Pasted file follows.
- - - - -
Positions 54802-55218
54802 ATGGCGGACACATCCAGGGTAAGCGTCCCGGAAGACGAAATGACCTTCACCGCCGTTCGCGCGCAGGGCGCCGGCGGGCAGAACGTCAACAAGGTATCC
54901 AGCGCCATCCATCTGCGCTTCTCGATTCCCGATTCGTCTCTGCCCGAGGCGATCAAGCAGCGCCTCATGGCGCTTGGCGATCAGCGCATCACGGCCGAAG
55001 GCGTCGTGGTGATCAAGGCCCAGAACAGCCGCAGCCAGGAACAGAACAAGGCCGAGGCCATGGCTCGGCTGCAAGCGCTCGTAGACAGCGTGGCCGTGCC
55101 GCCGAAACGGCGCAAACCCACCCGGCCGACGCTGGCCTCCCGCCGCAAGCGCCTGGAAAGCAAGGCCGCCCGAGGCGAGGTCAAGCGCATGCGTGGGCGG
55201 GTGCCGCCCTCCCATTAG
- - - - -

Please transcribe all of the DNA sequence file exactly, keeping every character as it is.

Positions 54802-55218
54802 ATGGCGGACACATCCAGGGTAAGCGTCCCGGAAGACGAAATGACCTTCACCGCCGTTCGCGCGCAGGGCGCCGGCGGGCAGAACGTCAACAAGGTATCC
54901 AGCGCCATCCATCTGCGCTTCTCGATTCCCGATTCGTCTCTGCCCGAGGCGATCAAGCAGCGCCTCATGGCGCTTGGCGATCAGCGCATCACGGCCGAAG
55001 GCGTCGTGGTGATCAAGGCCCAGAACAGCCGCAGCCAGGAACAGAACAAGGCCGAGGCCATGGCTCGGCTGCAAGCGCTCGTAGACAGCGTGGCCGTGCC
55101 GCCGAAACGGCGCAAACCCACCCGGCCGACGCTGGCCTCCCGCCGCAAGCGCCTGGAAAGCAAGGCCGCCCGAGGCGAGGTCAAGCGCATGCGTGGGCGG
55201 GTGCCGCCCTCCCATTAG